In our first ever state-wide Advocacy Roundtable, we connected members at four locations - San Francisco, Palo Alto, San Diego, and Santa Monica - with members on the phone to discuss upcoming policy issues in CA. We heard from E2 and NRDC experts on four issues: AB 2197
, a bill to modernize an ineffective California flame retardant standard; SB 843, the Community-Based Renewable Energy Self-Generation Program
; the California Fuel Purchase Program
; and AB 32 Implementation and Auction Revenues.
Each location prioritized the issues differently, but the general consensus was for E2 to work on all four issues this year. In addition to the issues discussed at the Advocacy Roundtable, water issues continue to be a priority for California, and we will follow relevant policy items closely.Modernizing California’s flame retardant standard
Formally introduced on Friday, February 24, Assembly Bill 2197 (Mitchell) will modernize Technical Bulletin 117 or TB 117, an ineffective California flame retardant standard that has led to the use of chemicals in foam for furniture and other products throughout the country. Studies show that toxic fire retardant chemicals are now found in the bodies of nearly all North Americans, with Californians and children having the highest levels. AB 2197 is strongly supported by a large coalition of firefighters, scientists, businesses, consumers, and public health advocates. The bill will modernize TB 117 to maintain fire safety without the use of toxic chemicals. Current fire safety science and years of research by the federal government indicate that non-toxic alternatives are viable and safe.
TB 117 was developed in 1975 and has led furniture manufacturers to use toxic and untested chemicals in their products in order to meet the standard. With AB 2197 in place, CA-based furniture manufacturers will save money and be able to meet increasing customer demand for non-toxic alternatives. The bill also spurs innovation in eco-friendly furniture design, which has the potential to create more jobs in California.Community-Based Renewable Energy Self-Generation Program
E2 will continue to actively support SB 843, which expands the number of electricity customers that can participate in renewable energy self-generation programs to include renters, people living in multi-family units, small business, public entities, and people who lack sufficient credit or do not have an appropriate roof for roof-top solar. Electricity customers could subscribe to a renewable energy generation system such as a solar farm. Subscribers receive a credit on their monthly utility bill equal to their share of the power generated by the system. Electricity customers can move and have the benefit applied to their new location since there is no equipment required at the electricity customer’s site.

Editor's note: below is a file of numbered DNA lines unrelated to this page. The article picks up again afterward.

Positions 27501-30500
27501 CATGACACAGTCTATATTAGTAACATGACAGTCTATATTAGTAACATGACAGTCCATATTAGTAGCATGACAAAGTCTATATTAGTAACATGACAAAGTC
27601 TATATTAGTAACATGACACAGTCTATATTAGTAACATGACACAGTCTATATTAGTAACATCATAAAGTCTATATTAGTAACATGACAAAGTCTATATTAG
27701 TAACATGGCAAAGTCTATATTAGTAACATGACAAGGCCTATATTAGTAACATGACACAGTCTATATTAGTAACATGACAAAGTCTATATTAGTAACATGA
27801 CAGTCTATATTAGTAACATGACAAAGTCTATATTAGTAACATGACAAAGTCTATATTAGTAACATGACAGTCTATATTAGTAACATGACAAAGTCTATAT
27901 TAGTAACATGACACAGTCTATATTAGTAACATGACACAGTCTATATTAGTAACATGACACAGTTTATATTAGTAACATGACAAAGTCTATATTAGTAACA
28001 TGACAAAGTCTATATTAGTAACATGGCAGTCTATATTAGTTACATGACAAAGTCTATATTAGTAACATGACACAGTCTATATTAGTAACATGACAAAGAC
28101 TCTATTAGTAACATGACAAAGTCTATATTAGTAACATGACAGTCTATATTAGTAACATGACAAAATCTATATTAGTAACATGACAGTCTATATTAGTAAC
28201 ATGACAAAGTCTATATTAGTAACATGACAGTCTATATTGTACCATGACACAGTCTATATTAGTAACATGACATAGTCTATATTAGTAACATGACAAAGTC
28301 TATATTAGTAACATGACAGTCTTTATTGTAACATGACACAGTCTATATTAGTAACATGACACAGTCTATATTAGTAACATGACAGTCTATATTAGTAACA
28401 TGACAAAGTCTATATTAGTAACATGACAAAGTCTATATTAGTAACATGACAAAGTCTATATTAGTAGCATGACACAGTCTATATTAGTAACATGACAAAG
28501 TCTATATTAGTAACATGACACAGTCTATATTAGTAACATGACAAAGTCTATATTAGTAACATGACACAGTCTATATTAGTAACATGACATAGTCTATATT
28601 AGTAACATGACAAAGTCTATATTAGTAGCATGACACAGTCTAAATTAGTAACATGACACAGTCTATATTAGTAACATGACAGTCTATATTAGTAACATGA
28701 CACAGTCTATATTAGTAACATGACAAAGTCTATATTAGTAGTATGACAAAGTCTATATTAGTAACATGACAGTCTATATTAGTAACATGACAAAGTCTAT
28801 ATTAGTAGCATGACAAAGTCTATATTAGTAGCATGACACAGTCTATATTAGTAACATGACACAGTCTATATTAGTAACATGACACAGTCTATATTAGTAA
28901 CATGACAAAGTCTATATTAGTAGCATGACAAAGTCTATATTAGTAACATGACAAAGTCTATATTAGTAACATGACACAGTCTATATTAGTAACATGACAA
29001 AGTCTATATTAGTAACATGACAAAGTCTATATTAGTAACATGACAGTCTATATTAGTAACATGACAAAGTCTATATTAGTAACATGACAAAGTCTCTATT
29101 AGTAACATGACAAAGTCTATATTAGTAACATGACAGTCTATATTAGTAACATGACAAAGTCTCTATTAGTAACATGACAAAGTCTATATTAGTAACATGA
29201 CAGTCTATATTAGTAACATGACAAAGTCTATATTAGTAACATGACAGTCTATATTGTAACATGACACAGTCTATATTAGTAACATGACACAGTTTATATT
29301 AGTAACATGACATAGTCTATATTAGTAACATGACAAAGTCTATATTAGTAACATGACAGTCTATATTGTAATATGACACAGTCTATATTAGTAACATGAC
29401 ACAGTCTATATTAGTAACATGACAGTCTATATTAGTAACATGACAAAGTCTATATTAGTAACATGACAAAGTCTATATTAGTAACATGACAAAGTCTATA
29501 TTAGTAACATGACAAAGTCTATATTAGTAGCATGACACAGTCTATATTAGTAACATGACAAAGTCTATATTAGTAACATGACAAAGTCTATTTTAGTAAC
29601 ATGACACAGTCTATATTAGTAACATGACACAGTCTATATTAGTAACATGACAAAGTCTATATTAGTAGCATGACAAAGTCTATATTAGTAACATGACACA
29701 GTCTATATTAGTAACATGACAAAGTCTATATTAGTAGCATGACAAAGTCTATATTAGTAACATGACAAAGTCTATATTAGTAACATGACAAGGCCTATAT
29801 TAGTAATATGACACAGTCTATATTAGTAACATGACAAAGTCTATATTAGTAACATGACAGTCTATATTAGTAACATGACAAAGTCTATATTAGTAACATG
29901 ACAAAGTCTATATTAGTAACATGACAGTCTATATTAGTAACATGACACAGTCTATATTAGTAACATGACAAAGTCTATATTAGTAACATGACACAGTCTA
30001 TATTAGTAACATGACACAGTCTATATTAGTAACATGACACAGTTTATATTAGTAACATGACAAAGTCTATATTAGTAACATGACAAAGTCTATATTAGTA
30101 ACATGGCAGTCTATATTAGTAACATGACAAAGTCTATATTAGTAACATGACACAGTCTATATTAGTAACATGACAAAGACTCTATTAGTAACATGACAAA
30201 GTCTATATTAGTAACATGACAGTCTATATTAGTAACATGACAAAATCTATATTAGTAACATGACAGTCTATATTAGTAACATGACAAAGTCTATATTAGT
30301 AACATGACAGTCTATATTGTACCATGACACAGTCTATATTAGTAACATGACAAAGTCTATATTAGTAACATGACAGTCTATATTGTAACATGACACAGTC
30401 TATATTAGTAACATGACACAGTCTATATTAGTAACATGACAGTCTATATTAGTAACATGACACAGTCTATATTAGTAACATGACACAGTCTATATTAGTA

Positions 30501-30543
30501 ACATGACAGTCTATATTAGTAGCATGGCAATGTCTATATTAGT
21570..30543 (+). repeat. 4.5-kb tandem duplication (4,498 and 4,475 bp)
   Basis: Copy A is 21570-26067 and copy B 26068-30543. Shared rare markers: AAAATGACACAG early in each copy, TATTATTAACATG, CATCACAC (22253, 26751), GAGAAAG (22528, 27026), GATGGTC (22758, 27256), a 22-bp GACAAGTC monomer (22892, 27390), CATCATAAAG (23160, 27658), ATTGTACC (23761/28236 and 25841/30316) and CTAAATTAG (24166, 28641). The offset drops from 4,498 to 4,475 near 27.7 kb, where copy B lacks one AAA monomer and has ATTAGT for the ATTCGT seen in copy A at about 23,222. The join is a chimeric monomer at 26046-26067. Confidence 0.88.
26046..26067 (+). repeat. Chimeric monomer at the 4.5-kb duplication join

SB 843 has the potential to lower utility bills for consumers, create local construction jobs, and dramatically reduce greenhouse gas emissions from power generation. By allowing local governments, schools, utilities and private developers to build off-site community renewable energy installations, SB 843 can dramatically increase the availability of renewable energy in California.California Fuel Purchase Program
As discussed during the policy roundtable, E2 is also working on a California Fuel Purchase program for advanced biofuels. The program would pool existing fuel demand by public entities and source some of this fuel from domestic, low carbon sources. The program targets renewable diesel and gasoline, which are perfect chemical substitutes for their fossil fuel counterparts. The goals of the program are to:
- Reduce the greenhouse gas emissions of the State’s transportation fuels
- Help the low carbon fuel industry scale production
- Provide more predictable fuel prices to public entities
- Create supply and demand for domestically produced fuel
E2 is working with the Energy Commission, Air Resources Board, and the Governor’s office on this initiative. We are also looking for cities, counties, and transit authorities to jointly participate. So far we have secured interest from a consortium of school districts, Cities of San Francisco & San Jose, Los Angeles County, and Alameda County.
Next, the E2 project team will be writing and issuing a Request for Information from a State agency to assess the prices and quantities of fuel procured. With this additional information, we will campaign to get as many public entities on board as possible to drive lower contract prices.
AB 32 Implementation and Auction Revenues
California’s landmark Global Warming Solutions Act of 2006, or AB 32, has generated intense scrutiny and litigation since its inception. We anticipate that AB 32 will continue to be challenged in 2012. E2 will continue to monitor any new developments and take action as needed. In addition, since the release of Governor Brown’s budget, there have been a lot of questions about how much revenue could be coming from auctioning emission allowances under California's cap and trade program. For more information on auction revenues, please read this blog by Kristin Eberhard, NRDC’s Legal Director, Western Energy and Climate Projects.
E2 will participate in auction revenue discussions guided by two overarching principles: to achieve AB 32’s greenhouse gas emission reduction target as cost-effectively as possible, and to strengthen California’s clean energy economy by creating new investment and jobs.
If you are interested in working on a specific advocacy issue or are interested in engaging in E2’s policy work more broadly through our E2 CA Policy Committee, please contact Christine Luong, E2 Manager, at Christine@e2.org.
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